At Bwindi, the park covers an area of 321 square kilometers and is located on the edge of the Western Rift Valley. This mysterious and awesome forest is a true African jungle, and is so called because the dense undergrowth, vines and other vegetation make it almost "impenetrable". Huge trees are festooned with creepers and plants such as mistletoe and orchids and giant thickets of bamboo thrive in the humid atmosphere. The forest is a sanctuary for almost half the world's population of mountain gorillas, the rarest race of gorillas. On each trek, the time taken and the terrain vary with the movements of the gorillas. Once you sight the gorillas, you are permitted to view them for an hour. Observing these great primates is a moving and exciting experience never to be forgotten.
Queen Elizabeth National Park is located in the western area of the Great Rift Valley of East Africa, near the Rwenzori Mountains, or "Mountains of the Moon" which Livingstone had to cross in his quest to find the source of the White Nile. The park covers almost 2000 square kilometers, and includes a remarkable variety of ecosystems from semi-deciduous tropical forest to green meadows, savannah, crater lakes and swamps. There is a wide range of wildlife in the park, including lions, giraffe, leopards, elephants, hippos, buffaloes, hyenas, and a host of smaller game, small primates and over 500 bird species. Activities include game drives, a launch trip on the majestic Kazinga Channel, chimpanzee trekking at the nearby Kyambura Gorge, as well as guided nature and bird walks.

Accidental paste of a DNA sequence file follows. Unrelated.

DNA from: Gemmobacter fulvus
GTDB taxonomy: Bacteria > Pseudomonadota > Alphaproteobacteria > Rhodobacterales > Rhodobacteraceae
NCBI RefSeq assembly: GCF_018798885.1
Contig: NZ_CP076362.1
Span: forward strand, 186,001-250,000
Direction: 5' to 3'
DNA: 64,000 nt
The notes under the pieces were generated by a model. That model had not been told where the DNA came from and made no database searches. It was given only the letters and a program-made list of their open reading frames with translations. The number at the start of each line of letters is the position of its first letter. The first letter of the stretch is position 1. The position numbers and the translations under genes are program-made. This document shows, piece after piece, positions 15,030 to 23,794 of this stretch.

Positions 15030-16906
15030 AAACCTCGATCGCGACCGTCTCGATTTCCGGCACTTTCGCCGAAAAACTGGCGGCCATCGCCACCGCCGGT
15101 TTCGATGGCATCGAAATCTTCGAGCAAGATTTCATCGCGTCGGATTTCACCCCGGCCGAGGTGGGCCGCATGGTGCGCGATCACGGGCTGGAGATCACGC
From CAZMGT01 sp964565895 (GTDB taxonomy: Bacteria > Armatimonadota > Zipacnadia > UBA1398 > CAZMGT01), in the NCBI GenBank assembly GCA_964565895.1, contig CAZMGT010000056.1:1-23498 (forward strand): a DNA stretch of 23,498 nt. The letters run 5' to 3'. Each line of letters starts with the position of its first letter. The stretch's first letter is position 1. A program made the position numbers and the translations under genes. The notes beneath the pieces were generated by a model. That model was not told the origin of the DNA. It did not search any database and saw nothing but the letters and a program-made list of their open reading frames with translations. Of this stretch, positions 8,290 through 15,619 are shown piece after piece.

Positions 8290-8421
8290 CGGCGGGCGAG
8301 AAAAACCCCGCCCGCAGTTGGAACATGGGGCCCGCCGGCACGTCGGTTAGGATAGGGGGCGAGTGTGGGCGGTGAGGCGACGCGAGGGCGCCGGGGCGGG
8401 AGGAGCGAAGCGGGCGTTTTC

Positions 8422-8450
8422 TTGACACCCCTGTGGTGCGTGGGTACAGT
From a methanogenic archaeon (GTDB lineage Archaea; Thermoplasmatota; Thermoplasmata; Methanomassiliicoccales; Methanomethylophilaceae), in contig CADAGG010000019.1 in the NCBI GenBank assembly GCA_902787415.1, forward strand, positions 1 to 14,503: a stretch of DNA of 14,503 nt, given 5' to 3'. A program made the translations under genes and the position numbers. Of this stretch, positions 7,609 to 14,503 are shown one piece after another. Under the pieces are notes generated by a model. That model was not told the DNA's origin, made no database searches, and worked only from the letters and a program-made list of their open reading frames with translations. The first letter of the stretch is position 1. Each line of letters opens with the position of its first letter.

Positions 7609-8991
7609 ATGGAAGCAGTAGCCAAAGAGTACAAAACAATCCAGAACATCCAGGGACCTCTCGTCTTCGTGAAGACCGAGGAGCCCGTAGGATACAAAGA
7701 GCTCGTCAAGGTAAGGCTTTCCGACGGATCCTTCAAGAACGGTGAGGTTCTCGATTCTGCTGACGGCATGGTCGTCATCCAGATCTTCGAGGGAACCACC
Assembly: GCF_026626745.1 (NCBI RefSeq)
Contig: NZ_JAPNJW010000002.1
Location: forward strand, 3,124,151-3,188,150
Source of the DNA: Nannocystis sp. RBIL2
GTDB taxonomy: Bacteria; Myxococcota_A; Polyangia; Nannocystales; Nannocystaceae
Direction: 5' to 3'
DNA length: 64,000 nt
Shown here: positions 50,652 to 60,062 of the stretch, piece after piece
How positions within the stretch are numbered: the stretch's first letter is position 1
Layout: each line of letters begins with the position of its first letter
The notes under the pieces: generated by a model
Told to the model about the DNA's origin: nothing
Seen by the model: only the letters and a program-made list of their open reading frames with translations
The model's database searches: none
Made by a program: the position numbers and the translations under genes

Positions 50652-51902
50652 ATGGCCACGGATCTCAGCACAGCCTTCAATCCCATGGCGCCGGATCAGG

In an effort to provide enough attention to each participant, the workshop is open to a limited number of people. Age limit is 18.